Attending the 2018 London Conference on Illegal Wildlife Trade (and the thoughts it makes me think)
I had never been to an official government event with ‘high-profile’ people before, so in the days leading up to last week’s UK Government 2018 Conference on the Illegal Wildlife Trade, I was certainly getting excited.
From the Duke of Cambridge, to Ellie Goulding, multiple Heads of State representing countries all over the world, and business tycoons like Geoffrey Kent (the CEO of Abercrombie & Kent), it was shaping up to be a star-studded occasion. But my take-away from the first day, however, was not quite as enthusiastic as I had hoped for. The day’s proceedings focused on these top individuals championing anti-Illegal Wildlife Trade (IWT) efforts, and pledging how they are working/will work to join the effort. Which is in essence a positive thing. But by the time we got settled back in our hotel rooms that evening, I found myself thinking more about the politics at stake, than the actual event topic. I realised that by my knowing information that contradicted the claims in speeches given by some speakers, I had become leery of all the speakers. Who was being genuine or disingenuine? Who was not telling us the whole story, so-to-speak? It’s frustrating that often we just don’t know. No sector, be it government, NGO, private, or academic, is immune to ego, greed, or a ‘massaging of the truth.’ And though we want to hope for the best in an organisation or individual’s intention, in reality, unless evidence-based actions are implemented, evaluated, and made transparent, we can never know.
But politics and moral discourse aside, I found the real gem of the event lay in the breadth of subjects covered. Which was underlined both days, but particularly on the second day as we hustled from session to session, trying to fit in as much knowledge, and surprisingly good break-time cookies, as possible.
Being in the behaviour change world my focus of late has largely been on the human consumers in IWT, so it was great to hear perspectives from other sectors, both echoing my own opinions and giving new insights into the issues we face in shifting consumer behaviour. For example, the concept of behavioural drivers that change over time and how interventions that worked in the past are in no way guaranteed to work again, even if the consumers themselves are seemingly the same.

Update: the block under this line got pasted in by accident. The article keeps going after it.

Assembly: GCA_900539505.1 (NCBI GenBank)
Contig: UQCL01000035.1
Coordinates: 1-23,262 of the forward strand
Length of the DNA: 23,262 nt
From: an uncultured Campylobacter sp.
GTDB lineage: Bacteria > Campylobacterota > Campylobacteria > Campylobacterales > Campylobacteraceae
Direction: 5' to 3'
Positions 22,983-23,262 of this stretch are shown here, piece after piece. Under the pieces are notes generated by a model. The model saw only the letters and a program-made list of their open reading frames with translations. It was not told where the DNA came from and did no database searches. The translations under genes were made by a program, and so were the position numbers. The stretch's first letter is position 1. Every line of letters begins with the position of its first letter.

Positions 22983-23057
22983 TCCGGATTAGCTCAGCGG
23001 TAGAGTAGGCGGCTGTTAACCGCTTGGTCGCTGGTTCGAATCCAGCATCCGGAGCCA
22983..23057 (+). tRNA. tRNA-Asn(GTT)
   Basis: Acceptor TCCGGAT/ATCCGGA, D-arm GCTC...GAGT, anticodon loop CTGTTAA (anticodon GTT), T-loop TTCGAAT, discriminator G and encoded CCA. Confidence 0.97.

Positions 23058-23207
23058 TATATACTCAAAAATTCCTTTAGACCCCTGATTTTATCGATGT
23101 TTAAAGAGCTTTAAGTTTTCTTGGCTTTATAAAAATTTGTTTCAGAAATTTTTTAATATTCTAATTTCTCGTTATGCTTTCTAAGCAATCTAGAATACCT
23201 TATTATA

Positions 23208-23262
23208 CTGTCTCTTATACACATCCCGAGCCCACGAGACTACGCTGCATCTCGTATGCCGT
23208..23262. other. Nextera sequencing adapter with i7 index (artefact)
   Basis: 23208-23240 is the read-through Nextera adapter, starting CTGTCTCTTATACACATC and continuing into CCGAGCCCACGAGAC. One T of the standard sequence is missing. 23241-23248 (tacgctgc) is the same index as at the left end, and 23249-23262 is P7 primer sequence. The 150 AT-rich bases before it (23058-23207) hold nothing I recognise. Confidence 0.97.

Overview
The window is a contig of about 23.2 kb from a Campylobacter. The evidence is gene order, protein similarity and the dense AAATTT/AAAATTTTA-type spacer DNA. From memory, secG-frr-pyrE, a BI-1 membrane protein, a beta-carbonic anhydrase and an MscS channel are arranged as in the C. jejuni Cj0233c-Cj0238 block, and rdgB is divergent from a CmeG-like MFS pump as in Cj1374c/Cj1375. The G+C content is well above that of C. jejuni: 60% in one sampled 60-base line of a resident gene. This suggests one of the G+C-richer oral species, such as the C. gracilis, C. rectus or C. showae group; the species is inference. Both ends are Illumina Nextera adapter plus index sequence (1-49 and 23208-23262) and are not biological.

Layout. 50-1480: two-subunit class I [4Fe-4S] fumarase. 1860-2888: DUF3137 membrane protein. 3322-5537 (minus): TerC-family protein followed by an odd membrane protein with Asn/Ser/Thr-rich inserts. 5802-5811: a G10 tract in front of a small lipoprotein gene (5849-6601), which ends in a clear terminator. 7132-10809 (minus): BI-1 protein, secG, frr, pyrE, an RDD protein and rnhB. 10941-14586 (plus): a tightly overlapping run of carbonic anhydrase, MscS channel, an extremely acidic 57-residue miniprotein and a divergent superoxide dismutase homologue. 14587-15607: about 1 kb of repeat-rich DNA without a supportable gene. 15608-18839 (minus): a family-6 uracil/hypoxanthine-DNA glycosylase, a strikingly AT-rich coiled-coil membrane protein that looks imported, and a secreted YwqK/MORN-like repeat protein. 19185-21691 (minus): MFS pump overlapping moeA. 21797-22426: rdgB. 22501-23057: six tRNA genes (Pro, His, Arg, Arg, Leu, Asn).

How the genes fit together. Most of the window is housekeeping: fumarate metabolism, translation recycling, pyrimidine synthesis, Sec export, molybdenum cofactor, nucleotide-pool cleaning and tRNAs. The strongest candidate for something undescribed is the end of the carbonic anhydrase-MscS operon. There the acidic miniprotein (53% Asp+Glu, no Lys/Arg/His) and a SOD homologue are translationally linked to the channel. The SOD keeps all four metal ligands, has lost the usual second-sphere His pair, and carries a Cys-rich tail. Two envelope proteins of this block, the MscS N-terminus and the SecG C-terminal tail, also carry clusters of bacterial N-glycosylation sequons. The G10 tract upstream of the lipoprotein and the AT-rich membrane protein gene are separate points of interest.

But what was possibly more interesting for me, was learning about the innovations being made in other branches of this multi-faceted issue. Some things I found especially important or novel were:
- The often over-looked illegal live animal and plant trade (often for pets but also for consumption, status, etc.) which highlights three aspects of IWT that need more attention: IWT in Latin and South America, consumer demand in ‘Western’ nations, and the importance of stronger and more standardised welfare considerations across the board for animal (and plant) individuals confiscated in IWT seizures.
- The creative approaches to financing efforts against IWT (which could be used to support conservation in general), such as donations made by advertising companies every time an animal is used in marketing, and conservationists working with faith-based institutions whose ideals align with a local population’s ideals.
- And lastly, the potentially most talked about, financial crime angle of prosecuting high-level IWT culprits. Which was cleverly noted by the Duke of Cambridge as an “Al Capone approach,” in which you target alternate (often financial) wrongdoings of a culprit instead of focusing solely on hard-to-prove, or weakly enforced, IWT offenses.
So overall, despite my initial none-too-surprising disenchantment with some silver-tongued speakers, the event itself appeared to me to be one big Science Fair and cross-discipline networking event – both of which are definite good things. It provided a platform for a variety of individuals to discuss what topics they are working on, and why their work is important and may be of use to others. And both days resulted in government officials mingling with PhD students, NGOs chatting with think tanks, and private sector moguls learning alongsidelong-time academics.
Which brings me to a slight call for those working in IWT:
To my eyes, we are one of the most diverse and interdisciplinary groups of individuals to ever work on a single subject. And if we could strive to take just a little more advantage of that, I have no doubt that we could dramatically shift the IWT balance to one of sustainability of use, and more importantly, human coexistence with other species.
1. Dr. Vanda Felbab-Brown, Senior Fellow, Brookings Institution
2. Dr. Susan Lieberman, Vice-President of International Policy, Wildlife Conservation Society
3. Evidence to Action Symposium, Panel Discussion Oct 9th, 2018 (Tanya Wyatt, Northumbria University; Jenny Maher, University of South Wales; Debbie Rook, Northumbria University; Daniel Allen, Keele University; Nicholas Bruschi and Nancy Clarke, World Animal Protection)
4. Mr. Deri Watkins, General Manager, Mars Petcare UK
5. Mr. Martin Palmer, Secretary General, Alliance of Religions and Conservation
6. Mr. Tom Keatinge, Director, Centre for Financial Crime and Security, RUSI